The unnamed child, who is believed to be around 5, was sitting in his hut with his mother and siblings when the big cat approached, according to local authorities.
The woman, who was locally named Kiran Baiga, jumped up and chased the animal screaming, according to YP Singh, field director of Sanjay-Dubri National Park and Tiger Reserve in central Indian state of Madhya. Pradesh.
As in other national parks in India, Sanjay-Dubri has a core where most of the wildlife resides. It is surrounded by a buffer zone where some people live alongside wild animals.
Singh said the family lived in Badi Jhiriya village, which is in the buffer zone of the reserve, which is not fenced.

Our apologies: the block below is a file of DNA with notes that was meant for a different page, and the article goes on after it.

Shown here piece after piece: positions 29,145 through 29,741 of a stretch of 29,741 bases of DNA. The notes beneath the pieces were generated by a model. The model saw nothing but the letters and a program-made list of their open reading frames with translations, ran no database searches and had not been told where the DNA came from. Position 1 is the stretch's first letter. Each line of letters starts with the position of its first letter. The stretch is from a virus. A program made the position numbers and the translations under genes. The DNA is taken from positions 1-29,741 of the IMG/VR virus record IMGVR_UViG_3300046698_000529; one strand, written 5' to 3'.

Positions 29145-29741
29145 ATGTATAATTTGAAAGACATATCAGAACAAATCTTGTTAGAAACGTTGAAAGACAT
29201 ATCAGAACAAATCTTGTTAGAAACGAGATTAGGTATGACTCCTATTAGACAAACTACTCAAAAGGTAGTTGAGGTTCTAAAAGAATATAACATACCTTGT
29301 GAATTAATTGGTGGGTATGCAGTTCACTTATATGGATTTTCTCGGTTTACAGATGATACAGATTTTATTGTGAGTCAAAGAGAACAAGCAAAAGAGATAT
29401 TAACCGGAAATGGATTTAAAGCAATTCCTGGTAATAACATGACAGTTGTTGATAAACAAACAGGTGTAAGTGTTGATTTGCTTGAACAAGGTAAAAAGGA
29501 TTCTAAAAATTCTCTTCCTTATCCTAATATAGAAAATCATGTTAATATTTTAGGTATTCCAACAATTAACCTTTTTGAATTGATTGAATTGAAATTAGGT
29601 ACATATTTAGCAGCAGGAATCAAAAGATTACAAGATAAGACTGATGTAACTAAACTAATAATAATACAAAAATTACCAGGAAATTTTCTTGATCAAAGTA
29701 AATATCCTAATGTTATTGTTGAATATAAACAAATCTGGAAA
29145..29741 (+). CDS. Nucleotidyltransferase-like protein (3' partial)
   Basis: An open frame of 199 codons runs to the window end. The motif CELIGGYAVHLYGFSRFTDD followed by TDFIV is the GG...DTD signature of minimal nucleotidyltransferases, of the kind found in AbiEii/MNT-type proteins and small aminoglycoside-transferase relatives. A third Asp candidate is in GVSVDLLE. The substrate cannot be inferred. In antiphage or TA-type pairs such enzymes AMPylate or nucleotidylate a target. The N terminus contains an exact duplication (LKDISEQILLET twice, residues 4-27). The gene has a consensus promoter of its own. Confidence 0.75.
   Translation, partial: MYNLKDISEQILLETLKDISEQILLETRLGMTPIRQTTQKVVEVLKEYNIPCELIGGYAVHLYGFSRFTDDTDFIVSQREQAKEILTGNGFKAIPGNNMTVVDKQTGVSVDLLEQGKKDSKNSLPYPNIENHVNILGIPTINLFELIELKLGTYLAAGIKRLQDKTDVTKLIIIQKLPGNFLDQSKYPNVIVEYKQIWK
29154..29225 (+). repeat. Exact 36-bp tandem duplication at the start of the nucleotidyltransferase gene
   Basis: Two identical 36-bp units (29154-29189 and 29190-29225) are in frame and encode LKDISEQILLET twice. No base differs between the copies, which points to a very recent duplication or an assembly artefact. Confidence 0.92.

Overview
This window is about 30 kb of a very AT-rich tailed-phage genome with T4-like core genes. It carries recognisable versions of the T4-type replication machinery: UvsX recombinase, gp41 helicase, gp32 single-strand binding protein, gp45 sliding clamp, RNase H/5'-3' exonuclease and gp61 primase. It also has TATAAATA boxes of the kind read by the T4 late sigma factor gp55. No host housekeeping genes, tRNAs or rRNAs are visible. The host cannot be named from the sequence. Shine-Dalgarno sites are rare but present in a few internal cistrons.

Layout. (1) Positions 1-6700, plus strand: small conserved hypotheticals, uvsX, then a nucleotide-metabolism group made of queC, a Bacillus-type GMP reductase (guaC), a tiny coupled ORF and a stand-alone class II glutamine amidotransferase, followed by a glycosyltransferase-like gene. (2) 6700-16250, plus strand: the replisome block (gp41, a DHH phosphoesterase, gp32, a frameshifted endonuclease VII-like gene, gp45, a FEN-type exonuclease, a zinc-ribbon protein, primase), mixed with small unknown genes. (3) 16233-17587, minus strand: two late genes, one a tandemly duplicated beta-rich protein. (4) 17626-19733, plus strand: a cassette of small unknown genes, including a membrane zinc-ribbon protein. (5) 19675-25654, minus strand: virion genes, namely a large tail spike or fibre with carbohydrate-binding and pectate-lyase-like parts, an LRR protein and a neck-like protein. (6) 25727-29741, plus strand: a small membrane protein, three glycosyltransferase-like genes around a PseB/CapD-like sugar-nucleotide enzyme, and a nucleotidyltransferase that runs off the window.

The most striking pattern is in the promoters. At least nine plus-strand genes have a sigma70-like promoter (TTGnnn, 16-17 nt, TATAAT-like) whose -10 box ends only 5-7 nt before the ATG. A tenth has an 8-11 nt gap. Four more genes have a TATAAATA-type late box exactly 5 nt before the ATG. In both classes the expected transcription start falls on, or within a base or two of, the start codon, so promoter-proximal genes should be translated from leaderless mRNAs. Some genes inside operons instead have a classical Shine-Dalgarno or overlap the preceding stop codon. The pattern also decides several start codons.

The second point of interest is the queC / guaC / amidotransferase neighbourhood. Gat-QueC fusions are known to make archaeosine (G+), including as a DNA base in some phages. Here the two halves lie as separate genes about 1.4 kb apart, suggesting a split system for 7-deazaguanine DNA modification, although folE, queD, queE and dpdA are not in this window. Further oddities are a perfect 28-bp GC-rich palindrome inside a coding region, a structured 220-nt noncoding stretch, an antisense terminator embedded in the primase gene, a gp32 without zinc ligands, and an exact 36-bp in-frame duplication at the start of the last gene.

The boy suffered minor injuries but is now fully recovered, according to Singh.
“He wasn’t badly injured but the leopard’s teeth had sunk into him. He was admitted to the hospital and he’s doing perfectly well now, ”he said.
Although called a Tiger Reserve, the park is home to a wide range of animals, including 32 species of mammals, including leopards.
Singh said wildlife teams were monitoring the area, but added, “A leopard doesn’t care what the core or the buffer zone is, there is no fixed limit for them. ”
“These forests are monitored by the forest authorities, but it is not possible to follow every movement of wild animals. You can only follow animals with a collar, otherwise the animals move around freely, ”he said.